New print textbooks can still cost students hundreds of dollars, but the cost of etextbooks is falling fast, according to data from etextbook distribution platforms VitalSource and RedShelf -- both of which work with all major publishers.
Since 2016, the average price of etextbooks on VitalSource has fallen by 31 percent, from $56.36 in 2016 to $38.65 in 2018.
Some areas, such as mathematics, have seen more drastic change, said VitalSource. In 2016, the average math etextbook cost $79. Now it’s $39 -- a decrease of almost 50 percent.
RedShelf confirmed a similar price drop. In 2015, the average etextbook cost $53.11, the company said. Now it’s $39.24.
Mike Hale, VitalSource vice president of education for North America, described the price change as “dramatic.” Since January 2016, prices have fallen every month, he said.
“Prices on textbooks were, everybody agrees, way too high,” said Hale. “Publishers have finally responded with pricing that is rational.”
Tom Scotty, chief operating officer at RedShelf, said the reason the publishers were dropping prices was to capture market share.
“Prior to the affordable ebook prices that we’re seeing now, students were looking for low-cost alternatives to new textbooks -- they were going to used books and they were going to print rental books,” said Scotty. Publishers "very wisely" realized that they had to lower prices to “fight the secondary market,” he said.
Scotty, who was formally co-CEO of Macmillan Higher Education, said one of his frustrations as a publisher was that students weren’t buying digital -- despite large investments in technology to make digital a better experience than print. “Students were just looking to spend as little money as possible.”
The $40 mark is one that many in the industry were aiming for, said Hale. Now that this “affordable” goal has been reached, Hale isn’t sure that prices will continue to fall for individual purchases. Scotty agreed that he didn’t expect prices to decrease much more. “The gains have been achieved. I don’t think anybody wants to see a race to the bottom.”
Since publishers dropped their prices, both VitalSource and RedShelf have seen their sales increase. Scotty said that in 2016, RedShelf sold 3.7 times more than in 2015, and 2.6 times more in 2016 than in 2017. Hale said the big five publishers all saw increased sales as a result of their lower prices.
But both Scotty and Hale note that individual sales through their platforms represent a relatively small share of the textbook market. Both companies manage inclusive access deals -- where whole classes are signed up to digital materials by their institution (on the condition that students have the option to opt out, and prices are below competitive market rates). These inclusive access deals are popular, and their low cost per student has encouraged publishers to lower prices for all their digital content, said Scotty. Approximately two-thirds of RedShelf's sales are attributed to inclusive access, and the remainder to individual purchases, said Scotty. Around 72 percent of VitalSource's sales are through inclusive-access programs, said Hale.
Open educational resources have also had an impact, said Hale. High textbook prices drove some instructors to create their own content and share it with others for free. Now the availability of that content is putting pressure on publishers to evolve. “I compare it to when massive open online courses came out -- they didn’t replace traditional higher education, but they did pioneer models of how to deliver education,” said Hale.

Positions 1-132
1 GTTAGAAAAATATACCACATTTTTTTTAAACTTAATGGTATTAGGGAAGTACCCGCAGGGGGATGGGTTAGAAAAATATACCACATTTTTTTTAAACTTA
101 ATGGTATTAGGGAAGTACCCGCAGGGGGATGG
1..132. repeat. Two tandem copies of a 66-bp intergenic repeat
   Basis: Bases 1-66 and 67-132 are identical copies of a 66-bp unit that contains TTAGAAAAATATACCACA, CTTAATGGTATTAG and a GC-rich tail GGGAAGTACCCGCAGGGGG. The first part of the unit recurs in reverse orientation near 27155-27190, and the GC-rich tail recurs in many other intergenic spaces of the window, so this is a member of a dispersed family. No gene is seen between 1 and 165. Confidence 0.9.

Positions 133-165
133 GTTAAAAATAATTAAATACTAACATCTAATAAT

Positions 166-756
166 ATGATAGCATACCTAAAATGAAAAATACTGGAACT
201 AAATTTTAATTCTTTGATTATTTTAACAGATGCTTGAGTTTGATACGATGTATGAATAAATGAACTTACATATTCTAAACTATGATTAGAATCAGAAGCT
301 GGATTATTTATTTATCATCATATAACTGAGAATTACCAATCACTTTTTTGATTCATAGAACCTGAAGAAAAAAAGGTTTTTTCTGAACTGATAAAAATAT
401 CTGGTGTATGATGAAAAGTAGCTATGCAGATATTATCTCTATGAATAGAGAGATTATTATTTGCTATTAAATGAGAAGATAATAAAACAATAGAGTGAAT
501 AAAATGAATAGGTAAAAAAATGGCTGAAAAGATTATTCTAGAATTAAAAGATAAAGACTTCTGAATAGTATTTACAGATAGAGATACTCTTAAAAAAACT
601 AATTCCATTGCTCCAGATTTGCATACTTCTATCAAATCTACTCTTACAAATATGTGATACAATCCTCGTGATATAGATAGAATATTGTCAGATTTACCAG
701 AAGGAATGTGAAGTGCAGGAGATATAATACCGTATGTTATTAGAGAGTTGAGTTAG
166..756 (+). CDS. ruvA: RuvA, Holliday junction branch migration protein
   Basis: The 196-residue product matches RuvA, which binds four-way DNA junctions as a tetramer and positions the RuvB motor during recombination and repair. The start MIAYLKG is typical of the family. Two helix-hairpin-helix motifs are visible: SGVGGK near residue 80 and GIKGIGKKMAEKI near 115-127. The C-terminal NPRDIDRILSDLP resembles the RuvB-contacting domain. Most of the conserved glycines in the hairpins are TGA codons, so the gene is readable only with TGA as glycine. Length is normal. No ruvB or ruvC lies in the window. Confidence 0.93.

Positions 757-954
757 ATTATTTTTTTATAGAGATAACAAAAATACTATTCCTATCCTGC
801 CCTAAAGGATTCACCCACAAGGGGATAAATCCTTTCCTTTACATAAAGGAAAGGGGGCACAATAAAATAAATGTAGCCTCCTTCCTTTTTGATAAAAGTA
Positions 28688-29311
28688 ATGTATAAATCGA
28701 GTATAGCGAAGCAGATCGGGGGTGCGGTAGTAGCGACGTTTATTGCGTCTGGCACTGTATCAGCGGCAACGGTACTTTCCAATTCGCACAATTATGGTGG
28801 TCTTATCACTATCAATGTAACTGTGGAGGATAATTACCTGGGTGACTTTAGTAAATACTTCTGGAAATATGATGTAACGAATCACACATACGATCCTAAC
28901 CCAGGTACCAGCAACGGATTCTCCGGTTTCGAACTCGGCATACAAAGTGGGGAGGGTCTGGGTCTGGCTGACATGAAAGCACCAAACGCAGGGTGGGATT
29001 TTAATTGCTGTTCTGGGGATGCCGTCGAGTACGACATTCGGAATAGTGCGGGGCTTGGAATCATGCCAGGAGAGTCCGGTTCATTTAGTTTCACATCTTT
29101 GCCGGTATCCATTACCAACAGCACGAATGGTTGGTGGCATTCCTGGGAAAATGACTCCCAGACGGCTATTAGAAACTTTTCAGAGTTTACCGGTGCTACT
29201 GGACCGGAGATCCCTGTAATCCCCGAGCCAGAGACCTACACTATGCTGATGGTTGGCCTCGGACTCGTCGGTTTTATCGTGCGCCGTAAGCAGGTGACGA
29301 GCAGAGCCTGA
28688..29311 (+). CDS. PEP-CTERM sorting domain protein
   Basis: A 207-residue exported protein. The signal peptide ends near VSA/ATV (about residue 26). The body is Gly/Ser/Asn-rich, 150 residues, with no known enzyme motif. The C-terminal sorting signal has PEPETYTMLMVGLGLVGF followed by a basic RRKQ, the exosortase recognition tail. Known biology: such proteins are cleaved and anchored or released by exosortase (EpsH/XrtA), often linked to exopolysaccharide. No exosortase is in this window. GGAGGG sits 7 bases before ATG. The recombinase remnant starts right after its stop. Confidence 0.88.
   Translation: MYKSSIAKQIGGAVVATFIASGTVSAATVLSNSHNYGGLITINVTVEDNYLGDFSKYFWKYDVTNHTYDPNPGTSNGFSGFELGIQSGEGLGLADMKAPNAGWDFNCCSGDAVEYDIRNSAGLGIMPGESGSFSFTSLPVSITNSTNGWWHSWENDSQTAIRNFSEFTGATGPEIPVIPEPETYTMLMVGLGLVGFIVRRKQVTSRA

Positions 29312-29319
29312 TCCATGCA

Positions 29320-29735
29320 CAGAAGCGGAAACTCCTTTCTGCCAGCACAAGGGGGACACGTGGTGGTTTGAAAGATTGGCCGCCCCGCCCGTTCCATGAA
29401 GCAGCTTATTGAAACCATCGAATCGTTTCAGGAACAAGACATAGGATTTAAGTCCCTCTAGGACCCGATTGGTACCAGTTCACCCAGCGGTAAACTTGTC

Though etextbook prices are falling, students aren’t buying the content like they would a traditional textbook. Students typically buy access to the content for 120 or 180 days, said Hale.
Nicole Allen, director of open education for SPARC, a coalition that supports open policies and practices in education and research, said that etextbook prices can be deceptive for this reason. “Compared to sticker prices, etextbooks may seem like a better deal, but the cost often works out comparable to tried and true analog options like print rentals or used books,” she said.
“By renting rather than selling digital content, publishers control when, where and for how long students access their learning materials,” said Allen. “It perpetuates the same dynamic that allowed print textbook prices to skyrocket in the first place, except students are even more at publishers’ mercy.” She added, “We should be leveraging digital technology to expand access and use of knowledge through more open models, not further locking it down.”
Richard Baraniuk, founder of OER textbook producer OpenStax, said he was pleased to see etextbook prices coming down so that more students can have access to materials they need. But Baraniuk doesn’t think that lower etextbook prices will make them competitive with OER. “To be competitive with OER, a resource should be adaptable, shareable and allowed to be used across various platforms,” he said.
Baraniuk noted that courseware sold by publishers -- software integrated with an etextbook -- is growing in popularity, and is not being discounted as heavily as etextbooks. Lowering the price of these options would have “significant benefits for a majority of students,” he said.
Brian Starr, vice president of analytics and strategic initiatives for McGraw-Hill Education, said there is a big difference between digital learning platforms that use “adaptive technology and powerful analytics tools to personalize the experience for students,” and etextbooks that are “simply an online version of a traditional textbook.” But Starr said that he believed McGraw-Hill's Connect materials still offer good value -- at 50 percent less than traditional hardbound textbooks. “We continue to see increasing instructor adoptions of these solutions,” he said.